Trophic Cascades and Conservation: ￼Analyzing the San Juan National Forest as a Potential Extension of the Mexican Gray Wolf Recovery Program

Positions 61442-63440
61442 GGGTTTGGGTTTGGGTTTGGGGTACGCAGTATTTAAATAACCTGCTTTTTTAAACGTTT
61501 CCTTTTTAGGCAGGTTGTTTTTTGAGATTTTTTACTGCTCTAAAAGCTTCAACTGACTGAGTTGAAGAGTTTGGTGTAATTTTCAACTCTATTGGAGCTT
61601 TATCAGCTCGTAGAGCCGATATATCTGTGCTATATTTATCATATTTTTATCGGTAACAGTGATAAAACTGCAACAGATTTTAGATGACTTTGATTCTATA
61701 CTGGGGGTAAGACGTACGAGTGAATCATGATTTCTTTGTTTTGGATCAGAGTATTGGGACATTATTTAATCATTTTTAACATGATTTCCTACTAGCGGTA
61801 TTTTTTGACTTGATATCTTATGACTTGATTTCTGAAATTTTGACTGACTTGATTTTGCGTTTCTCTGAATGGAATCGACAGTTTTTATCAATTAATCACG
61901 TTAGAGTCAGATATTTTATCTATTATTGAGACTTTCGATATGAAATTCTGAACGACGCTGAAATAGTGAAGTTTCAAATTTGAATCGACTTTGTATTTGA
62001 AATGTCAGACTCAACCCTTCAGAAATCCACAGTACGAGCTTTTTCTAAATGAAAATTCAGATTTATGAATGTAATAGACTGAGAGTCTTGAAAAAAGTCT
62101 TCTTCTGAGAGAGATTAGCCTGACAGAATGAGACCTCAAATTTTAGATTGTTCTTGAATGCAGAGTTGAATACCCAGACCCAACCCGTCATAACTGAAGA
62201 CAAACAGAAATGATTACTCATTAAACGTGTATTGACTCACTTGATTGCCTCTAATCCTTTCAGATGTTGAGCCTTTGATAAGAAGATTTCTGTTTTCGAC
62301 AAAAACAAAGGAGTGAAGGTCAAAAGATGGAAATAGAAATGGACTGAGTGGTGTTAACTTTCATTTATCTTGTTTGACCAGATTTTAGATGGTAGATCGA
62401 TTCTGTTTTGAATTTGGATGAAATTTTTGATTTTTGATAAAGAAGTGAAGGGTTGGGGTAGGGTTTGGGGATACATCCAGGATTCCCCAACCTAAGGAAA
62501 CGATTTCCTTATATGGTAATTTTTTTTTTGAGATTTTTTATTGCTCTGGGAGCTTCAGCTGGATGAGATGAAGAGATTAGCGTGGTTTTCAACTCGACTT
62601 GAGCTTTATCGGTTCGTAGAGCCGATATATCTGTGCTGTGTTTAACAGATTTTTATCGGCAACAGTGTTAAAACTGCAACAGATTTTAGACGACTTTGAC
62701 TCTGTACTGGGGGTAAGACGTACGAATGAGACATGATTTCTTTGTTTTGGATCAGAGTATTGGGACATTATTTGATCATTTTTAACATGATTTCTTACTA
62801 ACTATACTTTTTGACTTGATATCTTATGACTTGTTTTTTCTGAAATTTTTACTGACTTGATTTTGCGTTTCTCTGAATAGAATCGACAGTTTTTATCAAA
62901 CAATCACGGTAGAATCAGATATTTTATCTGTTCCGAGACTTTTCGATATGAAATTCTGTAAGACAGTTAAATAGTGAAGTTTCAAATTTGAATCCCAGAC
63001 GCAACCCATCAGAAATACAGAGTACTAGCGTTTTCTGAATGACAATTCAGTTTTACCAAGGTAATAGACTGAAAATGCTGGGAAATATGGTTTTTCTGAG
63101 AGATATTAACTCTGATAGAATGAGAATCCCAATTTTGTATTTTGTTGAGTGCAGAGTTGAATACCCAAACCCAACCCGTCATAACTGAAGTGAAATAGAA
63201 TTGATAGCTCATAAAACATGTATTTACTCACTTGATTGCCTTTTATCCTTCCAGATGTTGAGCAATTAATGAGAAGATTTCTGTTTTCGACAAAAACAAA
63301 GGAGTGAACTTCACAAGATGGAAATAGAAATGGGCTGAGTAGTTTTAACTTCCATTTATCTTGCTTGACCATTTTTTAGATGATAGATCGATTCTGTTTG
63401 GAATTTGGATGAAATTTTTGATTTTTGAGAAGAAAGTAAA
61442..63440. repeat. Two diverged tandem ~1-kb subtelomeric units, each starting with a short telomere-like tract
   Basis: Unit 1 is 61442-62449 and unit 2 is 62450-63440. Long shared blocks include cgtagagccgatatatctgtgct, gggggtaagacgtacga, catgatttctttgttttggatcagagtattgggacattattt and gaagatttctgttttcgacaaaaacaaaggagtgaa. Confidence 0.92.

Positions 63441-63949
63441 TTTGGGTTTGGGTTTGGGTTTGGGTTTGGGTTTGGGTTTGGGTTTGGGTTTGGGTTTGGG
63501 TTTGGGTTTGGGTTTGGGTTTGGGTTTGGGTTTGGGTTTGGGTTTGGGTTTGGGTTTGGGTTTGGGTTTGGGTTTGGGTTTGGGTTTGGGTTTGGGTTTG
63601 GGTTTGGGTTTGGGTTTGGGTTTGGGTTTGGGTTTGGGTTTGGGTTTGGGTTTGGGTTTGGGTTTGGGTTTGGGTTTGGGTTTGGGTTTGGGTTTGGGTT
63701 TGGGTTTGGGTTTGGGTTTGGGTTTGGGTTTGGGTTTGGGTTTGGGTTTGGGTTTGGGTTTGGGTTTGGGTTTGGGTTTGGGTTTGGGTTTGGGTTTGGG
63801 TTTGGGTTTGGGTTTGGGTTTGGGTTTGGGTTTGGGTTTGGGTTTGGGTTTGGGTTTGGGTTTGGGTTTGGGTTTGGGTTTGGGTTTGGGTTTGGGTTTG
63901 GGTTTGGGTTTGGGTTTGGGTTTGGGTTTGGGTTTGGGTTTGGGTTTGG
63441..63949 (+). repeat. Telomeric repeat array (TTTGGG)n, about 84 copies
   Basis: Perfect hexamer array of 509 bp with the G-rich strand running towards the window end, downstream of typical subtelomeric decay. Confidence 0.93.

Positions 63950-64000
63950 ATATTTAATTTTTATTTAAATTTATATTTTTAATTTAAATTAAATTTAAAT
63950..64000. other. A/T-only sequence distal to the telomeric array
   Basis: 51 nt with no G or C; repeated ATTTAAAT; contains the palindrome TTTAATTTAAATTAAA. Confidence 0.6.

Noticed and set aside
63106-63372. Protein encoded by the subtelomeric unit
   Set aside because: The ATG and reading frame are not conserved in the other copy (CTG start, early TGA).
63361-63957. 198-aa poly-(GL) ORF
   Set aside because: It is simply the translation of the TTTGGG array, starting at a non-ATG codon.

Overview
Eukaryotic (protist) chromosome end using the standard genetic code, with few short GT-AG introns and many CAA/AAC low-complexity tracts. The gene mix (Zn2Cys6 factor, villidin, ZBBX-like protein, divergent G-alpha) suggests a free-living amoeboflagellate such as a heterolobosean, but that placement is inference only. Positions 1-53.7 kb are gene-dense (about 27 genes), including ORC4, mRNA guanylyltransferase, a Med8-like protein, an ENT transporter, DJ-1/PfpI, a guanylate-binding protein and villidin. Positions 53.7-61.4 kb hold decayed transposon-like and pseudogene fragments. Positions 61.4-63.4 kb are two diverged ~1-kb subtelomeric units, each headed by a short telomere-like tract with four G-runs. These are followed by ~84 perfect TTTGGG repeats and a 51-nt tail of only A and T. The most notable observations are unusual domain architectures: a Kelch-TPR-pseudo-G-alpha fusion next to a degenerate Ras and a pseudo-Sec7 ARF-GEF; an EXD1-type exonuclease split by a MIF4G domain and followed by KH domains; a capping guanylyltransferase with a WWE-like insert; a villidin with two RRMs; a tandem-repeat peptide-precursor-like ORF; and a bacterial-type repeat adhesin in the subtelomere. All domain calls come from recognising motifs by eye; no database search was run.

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Fewer than 100 Mexican gray wolves remain in the wild in the US, due to a history of overhunting, predator bounties, and habitat loss; making them the most critically endangered subspecies of gray wolf. The San Juan National Forest (SJNF) of southwestern Colorado seems to be suitable habitat for them due to the physical attributes of the land, and the abundance of prey found within the area. Introducing a small population to the SJNF would allow for the expansion of the subspecies’ range and may help ensure the Mexican gray wolf’s survival by preventing inbreeding from occurring within the population as a result of isolation of the population. An introduction of the Mexican gray wolf in the SJNF would also potentially lead to the slowing of Sudden Aspen Decline (SAD) that is currently being observed in the region, in part due to overbrowsing of young aspen shoots by elk (Cervus elaphus nelsoni), the key prey for wolves. Political and social implications must be taken into account as well, along with possible mitigation for wolf human conflict. This study evaluates the ecological potential for introducing Canis lupus baileyi to the SJNF and intends to better inform the Colorado public and proposing environmental groups of this possibility. Results show that an introduction would benefit the wild Mexican gray wolf population, based off of the results of the Rosenzweig- MacArthur predator-prey model, and through spatial analysis of road density and proximity to the current recovery area. Results also indicate that Sudden Aspen Decline would slow after a certain ratio of wolves per 1000 elk was achieved. More broadly, an expansion of the current recovery plan would solidify that the importance of predators in their ecosystems and have a positive effect on other trophic levels.
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